Adaptations in wild radish (Raphanus raphanistrum) flowering time, Part 1: Individual-based modeling of a polygenic trait

Gayle J. Somerville, Michael B. Ashworth, Hugh J. Beckie

Research output: Contribution to journalArticlepeer-review

1 Citation (Scopus)


This study investigated replicating six generations of glasshouse-based flowering date selection in wild radish (Raphanus raphanistrum L.) using an adaptation of the population model SOMER (Spatial Orientated Modelling of Evolutionary Resistance). This individual-based model was chosen because it could be altered to contain varying numbers of genes, along with varying levels of environmental influence on the phenotype (namely the heritability). Accurate replication of six generations of genetic change that had occurred in a previous glasshouse-based selection was achieved, without intermediate adjustments. This study found that multiple copies of just two genes were required to reproduce the polygenic flowering time adaptations demonstrated in that previous research. The model included major effect type M1 genes, with linkage and crossing over, and minor effect type M2 genes undergoing independent assortment. Within the model, transmissibility (heritability of each gene type) was parameterized at 0.60 for the M1 genes and 0.45 for the M2 genes. The serviceable parameterization of the genetics of flowering in R. raphanistrum within a population model means that simulated examinations of the effects of external weed control on flowering time adaptations are now more feasible. An accurate and simplified Mendelian-based model replicating the adaptive shifts of flowering time that is controlled by a complex array of genes is useful in predicting life-cycle adaptations to evade weed control measures such as harvest weed seed control, which apply intense adaptive selections on traits that affect seed retention, including flowering time.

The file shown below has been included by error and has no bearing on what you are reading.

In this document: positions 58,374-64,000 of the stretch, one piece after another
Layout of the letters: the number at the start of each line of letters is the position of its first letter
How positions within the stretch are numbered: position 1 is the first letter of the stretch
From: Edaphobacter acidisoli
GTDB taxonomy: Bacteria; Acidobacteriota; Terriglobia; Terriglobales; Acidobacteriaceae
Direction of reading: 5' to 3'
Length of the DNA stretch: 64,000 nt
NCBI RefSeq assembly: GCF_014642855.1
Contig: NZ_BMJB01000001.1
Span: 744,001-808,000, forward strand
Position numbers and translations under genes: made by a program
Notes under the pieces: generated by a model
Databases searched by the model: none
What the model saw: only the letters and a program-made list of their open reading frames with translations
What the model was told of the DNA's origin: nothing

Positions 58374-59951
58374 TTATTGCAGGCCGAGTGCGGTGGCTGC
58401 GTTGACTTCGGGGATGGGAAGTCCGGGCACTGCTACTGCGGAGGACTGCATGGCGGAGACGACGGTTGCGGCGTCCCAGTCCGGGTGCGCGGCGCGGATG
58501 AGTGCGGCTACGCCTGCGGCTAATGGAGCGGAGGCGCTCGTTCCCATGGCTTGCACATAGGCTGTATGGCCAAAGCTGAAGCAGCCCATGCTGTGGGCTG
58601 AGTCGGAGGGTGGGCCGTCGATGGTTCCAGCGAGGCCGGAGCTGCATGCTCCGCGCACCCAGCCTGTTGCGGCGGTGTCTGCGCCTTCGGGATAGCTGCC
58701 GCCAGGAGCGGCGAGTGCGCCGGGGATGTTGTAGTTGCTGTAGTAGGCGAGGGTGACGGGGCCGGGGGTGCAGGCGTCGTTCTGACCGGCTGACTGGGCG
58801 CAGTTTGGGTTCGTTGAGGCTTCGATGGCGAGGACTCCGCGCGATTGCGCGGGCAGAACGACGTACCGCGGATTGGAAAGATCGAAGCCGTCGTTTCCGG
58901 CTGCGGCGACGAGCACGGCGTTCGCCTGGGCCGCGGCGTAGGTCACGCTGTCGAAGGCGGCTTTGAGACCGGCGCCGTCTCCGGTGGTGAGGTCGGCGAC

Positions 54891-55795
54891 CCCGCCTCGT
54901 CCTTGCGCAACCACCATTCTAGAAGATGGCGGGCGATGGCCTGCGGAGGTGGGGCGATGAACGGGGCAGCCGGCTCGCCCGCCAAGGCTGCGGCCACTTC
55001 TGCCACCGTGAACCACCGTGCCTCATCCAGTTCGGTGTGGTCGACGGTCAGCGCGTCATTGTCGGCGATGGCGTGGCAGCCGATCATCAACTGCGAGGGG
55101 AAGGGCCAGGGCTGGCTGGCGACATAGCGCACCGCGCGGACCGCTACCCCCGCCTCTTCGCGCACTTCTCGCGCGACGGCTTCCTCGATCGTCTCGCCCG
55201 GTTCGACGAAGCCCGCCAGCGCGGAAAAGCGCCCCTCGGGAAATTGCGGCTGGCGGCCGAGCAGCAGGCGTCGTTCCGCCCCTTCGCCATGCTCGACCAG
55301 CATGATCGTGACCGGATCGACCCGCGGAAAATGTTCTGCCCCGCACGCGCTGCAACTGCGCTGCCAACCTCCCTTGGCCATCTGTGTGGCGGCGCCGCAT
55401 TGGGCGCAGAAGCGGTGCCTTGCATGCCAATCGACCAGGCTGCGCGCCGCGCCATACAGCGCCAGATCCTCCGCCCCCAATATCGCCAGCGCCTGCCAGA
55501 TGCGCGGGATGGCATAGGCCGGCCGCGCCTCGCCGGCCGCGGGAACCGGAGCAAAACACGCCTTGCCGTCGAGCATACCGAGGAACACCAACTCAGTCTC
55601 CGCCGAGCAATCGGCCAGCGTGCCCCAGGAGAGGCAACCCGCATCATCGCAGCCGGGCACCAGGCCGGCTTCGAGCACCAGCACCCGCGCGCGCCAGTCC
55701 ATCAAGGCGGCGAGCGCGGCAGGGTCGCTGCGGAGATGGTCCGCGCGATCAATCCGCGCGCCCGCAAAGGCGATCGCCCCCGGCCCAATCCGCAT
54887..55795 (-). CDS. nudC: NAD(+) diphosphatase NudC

Original languageEnglish
Pages (from-to)137-142
Number of pages6
JournalWeed Science
Issue number2
Early online date9 Jan 2024
Publication statusPublished - 9 Mar 2024


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